Jihn Wranglikans

The Jihn Wranglikans were a sect of the Church of the pCalifornia (the “p” is silent) Christ who believed all the event in the Bible took place in Southern pCalifornia.  They did not even believe in North.  They are probably most famous today for their language which was a dialect of an English-like language where they had removed all the c’s and o’s — because those letters were in so many bad words.

These are some of the places that the Jihn Wranglikan influence can be seen . . .

The Tehachapi

The Tehachapi were the great road building culture of Kcymaerxthaere, with their land of origin in what we call Australia .  Their spirit was one of neutrality, but greed drove them to take the side of the Material Alliance against the The People of the Rock–with disastrous results for the Tehachapi.

These are some of the sites we have honored so far.

Mlates gi Dunhuira

Mlates gi Dunhuira had a truly remarkable life journey.  It began with her leadership of the non-violent overthrow of the Royal Family of Rockall, continued with her fear she had inadvertently done the work of Kmpass (the Urgend God of Directionality), her meeting and love at first sight with Nobunaga-Ventreven and through the incredible kidnapping and unique experience of the Battle of Some Times and its aftermath.

These are some the places to date that we tell her remarkable story.

Museum of the Bench

The Museum of the Bench is a 430,000 acre facility founded by Park Lee Taf and dedicated to the display of benches in their natural habitat. The great engineer Pezhephen was a key participant in this endeavor.  Taf believed that when you collected benches, you collected peace.  Many adults to this day treasure their collection of Museum of the Bench Trading Cards which were an enduringly popular program of the Museum.  And use the hashtags #MuseumoftheBench and #TGIBenchDay on Instagram to explore the bench subculture or participate in the monthly contest!

These are some of the installations we have done so far honoring this place and its influence.

The Boy from the Sea

The story of the Boy from The Sea (also known as Gnel Wrangor) was a favorite cautionary tale of mother and fathers throughout Kcymaerxthaere.  He loved building sand castles and he would never listen to his mother’s warnings that he had to keep his eye on the waves. Late one day a giant wave crashed ashore, the roar breaking the boy too late from his trance of play. High ground was too far, so he escaped into one of his sand cities, finally diving between the sand grains themselves—just as it washed away. He was safe, but only for a moment—he had not drowned yet, but the surge of water sluiced him into menonterken, the great gorge that in its own way circles the world. It took him far far away where, even as he was rescued by a mostbeautiful sound, he feared his mother would be so angry she would decide to forget him. But her thoughts, you can imagine, were very, very different.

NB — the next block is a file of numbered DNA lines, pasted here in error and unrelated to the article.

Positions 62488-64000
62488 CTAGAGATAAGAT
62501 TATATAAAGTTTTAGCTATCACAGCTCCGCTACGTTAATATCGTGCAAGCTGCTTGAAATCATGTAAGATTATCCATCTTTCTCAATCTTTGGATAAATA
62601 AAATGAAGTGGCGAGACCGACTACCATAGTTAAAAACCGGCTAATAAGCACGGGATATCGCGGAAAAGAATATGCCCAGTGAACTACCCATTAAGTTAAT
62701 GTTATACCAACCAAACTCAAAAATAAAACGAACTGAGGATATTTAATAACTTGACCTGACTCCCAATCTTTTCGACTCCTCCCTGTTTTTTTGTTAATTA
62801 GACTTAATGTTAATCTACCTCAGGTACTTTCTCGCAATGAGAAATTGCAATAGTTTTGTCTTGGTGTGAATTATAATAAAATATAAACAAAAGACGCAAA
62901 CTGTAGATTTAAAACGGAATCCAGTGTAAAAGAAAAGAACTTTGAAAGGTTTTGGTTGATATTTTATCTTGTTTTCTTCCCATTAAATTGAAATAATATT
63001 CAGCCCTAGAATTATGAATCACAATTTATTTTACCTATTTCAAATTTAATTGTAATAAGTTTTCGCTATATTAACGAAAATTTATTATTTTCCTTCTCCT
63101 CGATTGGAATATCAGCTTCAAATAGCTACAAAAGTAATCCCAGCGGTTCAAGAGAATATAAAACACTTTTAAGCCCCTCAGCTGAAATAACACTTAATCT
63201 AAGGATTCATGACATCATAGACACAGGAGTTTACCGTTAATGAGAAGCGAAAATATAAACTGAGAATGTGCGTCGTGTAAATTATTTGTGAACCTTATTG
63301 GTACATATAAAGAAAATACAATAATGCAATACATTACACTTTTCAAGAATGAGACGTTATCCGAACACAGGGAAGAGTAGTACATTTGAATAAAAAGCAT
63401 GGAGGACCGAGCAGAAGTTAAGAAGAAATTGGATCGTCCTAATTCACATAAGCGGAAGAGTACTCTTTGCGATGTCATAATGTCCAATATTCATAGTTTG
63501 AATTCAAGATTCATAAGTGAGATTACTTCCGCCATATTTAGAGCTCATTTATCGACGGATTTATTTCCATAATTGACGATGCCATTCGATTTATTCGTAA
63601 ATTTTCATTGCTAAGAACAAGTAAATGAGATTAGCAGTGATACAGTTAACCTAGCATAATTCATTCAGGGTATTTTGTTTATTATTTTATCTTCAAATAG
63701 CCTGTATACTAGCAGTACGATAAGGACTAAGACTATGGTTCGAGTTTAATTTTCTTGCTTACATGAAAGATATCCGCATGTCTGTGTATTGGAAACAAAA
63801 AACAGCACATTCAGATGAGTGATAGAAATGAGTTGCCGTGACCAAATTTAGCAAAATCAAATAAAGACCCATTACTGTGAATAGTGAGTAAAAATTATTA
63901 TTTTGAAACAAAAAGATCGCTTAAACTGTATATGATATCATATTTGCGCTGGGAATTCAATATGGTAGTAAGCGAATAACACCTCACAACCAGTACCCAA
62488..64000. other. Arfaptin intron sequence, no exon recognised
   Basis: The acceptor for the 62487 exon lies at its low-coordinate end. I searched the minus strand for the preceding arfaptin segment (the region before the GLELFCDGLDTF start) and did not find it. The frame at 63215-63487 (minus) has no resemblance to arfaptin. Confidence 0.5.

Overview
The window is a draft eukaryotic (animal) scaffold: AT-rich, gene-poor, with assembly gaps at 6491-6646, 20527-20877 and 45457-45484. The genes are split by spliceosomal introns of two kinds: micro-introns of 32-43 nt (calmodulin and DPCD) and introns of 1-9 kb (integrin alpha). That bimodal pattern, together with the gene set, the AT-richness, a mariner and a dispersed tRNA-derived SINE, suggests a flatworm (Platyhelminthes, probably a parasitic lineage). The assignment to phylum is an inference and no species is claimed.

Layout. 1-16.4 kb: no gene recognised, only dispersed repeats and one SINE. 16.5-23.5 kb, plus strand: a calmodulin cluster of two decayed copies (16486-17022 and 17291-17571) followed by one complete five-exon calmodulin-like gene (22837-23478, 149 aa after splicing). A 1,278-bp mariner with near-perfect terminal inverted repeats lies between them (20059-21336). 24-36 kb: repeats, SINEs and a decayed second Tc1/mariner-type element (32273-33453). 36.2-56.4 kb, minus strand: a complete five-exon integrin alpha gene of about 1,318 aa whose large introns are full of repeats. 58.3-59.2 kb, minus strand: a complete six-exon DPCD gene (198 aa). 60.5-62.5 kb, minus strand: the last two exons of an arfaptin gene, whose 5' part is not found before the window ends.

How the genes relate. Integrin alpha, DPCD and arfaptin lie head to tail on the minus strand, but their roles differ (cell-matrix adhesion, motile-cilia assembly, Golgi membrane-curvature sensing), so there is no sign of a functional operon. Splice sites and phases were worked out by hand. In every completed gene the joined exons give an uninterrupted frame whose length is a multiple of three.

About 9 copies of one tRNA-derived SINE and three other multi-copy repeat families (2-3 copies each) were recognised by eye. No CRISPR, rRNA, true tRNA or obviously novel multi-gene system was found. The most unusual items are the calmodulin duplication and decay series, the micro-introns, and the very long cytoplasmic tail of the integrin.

These are the pieces of his story we have installed in the world so far.


Nobunaga-Ventreven was a many generations later descendant of Nobunaga-Gotari, the Founder of the Clan of Nobunaga.  Ventreven (as he is often known) is famous for his explorations and his key role in the conflict between Kmpass and the Armies of Complexity.  These are the parts of his story installed to date.


Nobunaga-Gaisen was the son of Nobunaga-Gotari.  His dream at first was to reclaim his family’s lands in what we call Japan.  But he was not yet a leader when he first set out to do so and his first expedition was disastrous–though he ultimately redeemed himself.

These are the parts of his story installed to date.



Nobunaga-Gotari’s accidental yet critical journey through 4 rezhns across what we call the Pacific to reach what we call pCalifornia had a great influence on the fate of Kcymaerxthaere.  His prophecy upon landing guided generations, most famously his descendants: Nobunaga-Gaisen and Nobunaga-Ventreven in particular  To date, only a few markers honoring some of his critical achievement have been installed.  The geographers are working on it.

These are the parts of his story installed to date.

Eliala Mei-Ning

Eliala Mei-Ning was a singer whose voice was too beautiful to be concealed.  Even if you had never heard her sing, the moment you heard her, you knew it had to be her because no one else’s voice could be as beautiful.  This was all wonderful, until the day she became the only witness to a murder . . .

These are the parts of her story installed to date.


The Bravenleavanne were a culture that believed in good deeds for their own sake–not for reward or to avoid punishment.  They even disbanded as an organized culture when they realized they were becoming too pleased with themselves.  Nevertheless they were quite influential.  Important adherents included Nobunaga-Gotari and Forest Bess.

These are the places we’ve told the Bravenleavanne story so far.